As will be shown the elites are the ones who can exert force via means that are state legitimized. They still have some power to shift things around.

In this article when the term elites are used it applies indiscriminately regarding those in political power in Lebanon without considering the ethics of individual actors. Also, it applies to political and business spearheads internationally where the global situation is brought up or international cases.

What is leadership? On what do privilege and responsibility stand?

In the U.S. some of the super-rich are preparing for a doomsday scenario – perhaps they have bad conscience driving them, or better knowledge of the state of financial markets than many; who knows? While it seems that often they engage in escapism rather than facing the downcast and helping them out. An article published in the New Yorker in January 2017 paints such a picture.[18] It is named “Doomsday Prep For The Super Rich”[19]. According to the descriptions, one would think that in many places the situation is easier in the U.S. than in Lebanon. What does all of this tell us? And what about the protests in France?

A recent Aljazeera article “Civil unrest around the world is impacting the financial markets”[20]in a simple way shows the global scale. In an article on the World Economic forum’s web, it is stated: “Most aid organizations are still not focused on the role of elites in perpetuating a violent status quo. Part of the reason is that it is too “political” and could quickly get them into trouble. “[21]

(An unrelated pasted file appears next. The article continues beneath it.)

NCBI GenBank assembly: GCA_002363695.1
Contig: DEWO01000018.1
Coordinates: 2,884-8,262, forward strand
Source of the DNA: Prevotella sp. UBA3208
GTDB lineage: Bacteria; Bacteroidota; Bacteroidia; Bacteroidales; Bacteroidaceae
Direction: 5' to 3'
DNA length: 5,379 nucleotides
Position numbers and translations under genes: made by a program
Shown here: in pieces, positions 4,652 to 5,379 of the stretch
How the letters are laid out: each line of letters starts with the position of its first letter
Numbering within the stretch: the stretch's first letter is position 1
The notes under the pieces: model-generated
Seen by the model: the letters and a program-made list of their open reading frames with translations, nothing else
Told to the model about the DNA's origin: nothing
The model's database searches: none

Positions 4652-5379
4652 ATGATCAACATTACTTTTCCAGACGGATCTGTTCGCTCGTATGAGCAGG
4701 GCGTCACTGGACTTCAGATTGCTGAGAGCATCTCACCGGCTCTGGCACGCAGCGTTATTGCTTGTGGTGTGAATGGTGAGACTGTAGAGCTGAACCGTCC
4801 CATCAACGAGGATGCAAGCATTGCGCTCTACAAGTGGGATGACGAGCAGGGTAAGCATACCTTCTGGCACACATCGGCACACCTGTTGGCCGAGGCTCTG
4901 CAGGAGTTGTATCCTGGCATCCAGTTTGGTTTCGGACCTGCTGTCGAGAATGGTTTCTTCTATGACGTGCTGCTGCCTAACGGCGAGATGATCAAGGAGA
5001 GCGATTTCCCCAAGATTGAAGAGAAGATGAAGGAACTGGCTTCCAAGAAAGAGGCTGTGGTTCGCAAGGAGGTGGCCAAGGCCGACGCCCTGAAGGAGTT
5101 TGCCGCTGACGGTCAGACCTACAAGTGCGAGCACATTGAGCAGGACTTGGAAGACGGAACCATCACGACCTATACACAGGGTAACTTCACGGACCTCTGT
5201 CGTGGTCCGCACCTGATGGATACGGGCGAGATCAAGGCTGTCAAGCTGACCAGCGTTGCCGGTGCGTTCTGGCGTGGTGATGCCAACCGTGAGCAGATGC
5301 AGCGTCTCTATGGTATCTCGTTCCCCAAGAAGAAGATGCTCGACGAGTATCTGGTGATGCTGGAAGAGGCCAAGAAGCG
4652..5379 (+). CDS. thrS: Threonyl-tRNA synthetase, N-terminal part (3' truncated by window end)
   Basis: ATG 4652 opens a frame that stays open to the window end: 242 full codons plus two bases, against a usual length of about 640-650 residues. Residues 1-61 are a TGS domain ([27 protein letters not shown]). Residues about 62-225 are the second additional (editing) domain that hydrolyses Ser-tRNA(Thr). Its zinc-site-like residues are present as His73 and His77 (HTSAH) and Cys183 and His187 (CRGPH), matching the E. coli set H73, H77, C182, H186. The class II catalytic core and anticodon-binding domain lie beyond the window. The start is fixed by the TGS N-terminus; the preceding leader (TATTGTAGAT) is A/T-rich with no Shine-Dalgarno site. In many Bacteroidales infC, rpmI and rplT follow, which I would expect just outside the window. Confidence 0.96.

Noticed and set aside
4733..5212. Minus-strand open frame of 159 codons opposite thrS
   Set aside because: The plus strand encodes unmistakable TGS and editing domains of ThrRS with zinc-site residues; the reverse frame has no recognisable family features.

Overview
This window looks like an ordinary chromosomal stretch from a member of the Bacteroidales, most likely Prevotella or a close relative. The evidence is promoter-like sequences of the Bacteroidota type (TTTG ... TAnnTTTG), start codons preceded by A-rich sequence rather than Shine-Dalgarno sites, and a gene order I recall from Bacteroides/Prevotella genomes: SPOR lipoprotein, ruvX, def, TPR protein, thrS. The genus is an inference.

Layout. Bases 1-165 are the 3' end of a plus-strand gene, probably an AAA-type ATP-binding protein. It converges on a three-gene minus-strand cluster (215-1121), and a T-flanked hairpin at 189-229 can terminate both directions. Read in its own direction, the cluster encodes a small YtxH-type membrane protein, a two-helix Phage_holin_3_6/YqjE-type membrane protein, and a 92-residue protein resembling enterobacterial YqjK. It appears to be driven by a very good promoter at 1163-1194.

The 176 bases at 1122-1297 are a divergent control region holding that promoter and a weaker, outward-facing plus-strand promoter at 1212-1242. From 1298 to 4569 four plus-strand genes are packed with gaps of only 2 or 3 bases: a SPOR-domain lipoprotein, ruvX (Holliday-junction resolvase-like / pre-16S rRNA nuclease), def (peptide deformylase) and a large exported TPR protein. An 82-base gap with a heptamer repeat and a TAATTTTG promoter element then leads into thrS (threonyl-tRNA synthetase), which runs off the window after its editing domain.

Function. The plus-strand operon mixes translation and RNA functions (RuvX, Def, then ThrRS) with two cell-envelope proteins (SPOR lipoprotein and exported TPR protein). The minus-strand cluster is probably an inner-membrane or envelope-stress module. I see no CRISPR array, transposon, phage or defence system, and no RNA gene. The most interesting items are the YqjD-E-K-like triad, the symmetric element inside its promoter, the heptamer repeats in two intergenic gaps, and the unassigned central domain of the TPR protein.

The nation-state as an entity seems everywhere to be failing at granting the majority of its citizens hope, drive, and a worthwhile future. Even in countries formerly considered affluent, as the U.S., the average citizen may feel that “the system” is “rigged against them”. [22]

The fall of the nation-state?[23]

“Why is this happening? In brief, 20th-century political structures are drowning in a 21st-century ocean of deregulated finance, autonomous technology, religious militancy and great-power rivalry. Meanwhile, the suppressed consequences of 20th-century recklessness in the once-colonised world are erupting, cracking nations into fragments and forcing populations into post-national solidarities: roving tribal militias, ethnic and religious sub-states and super-states. Finally, the old superpowers’ demolition of old ideas of international society – ideas of the “society of nations” that were essential to the way the new world order was envisioned after 1918 – has turned the nation-state system into a lawless gangland; and this is now producing a nihilistic backlash from the ones who have been most terrorised and despoiled.”

The above quotation is very descriptive and comes from a 2018 article written by Rana Dasgupta in The Guardian.[24]

Large corporations have become supranational entities – and they often intimately involve politicians even in kleptocratic ties.

For years people have asked questions such as “Are Companies More Powerful than Countries?”[25], “Who’s in control – the Nation States or Global Corporations?”[26], “Are Multinationals Eclipsing Nation-States?”[27] and pondered thoughts as “taking back sovereignty from multinationals will require international cooperation”[28]. We can further ask, what is the character of the individual persons involved? Given that managers, gangsters, civilians, employees and employers, and politicians are all people and many with multiple roles and engaging in various social networks.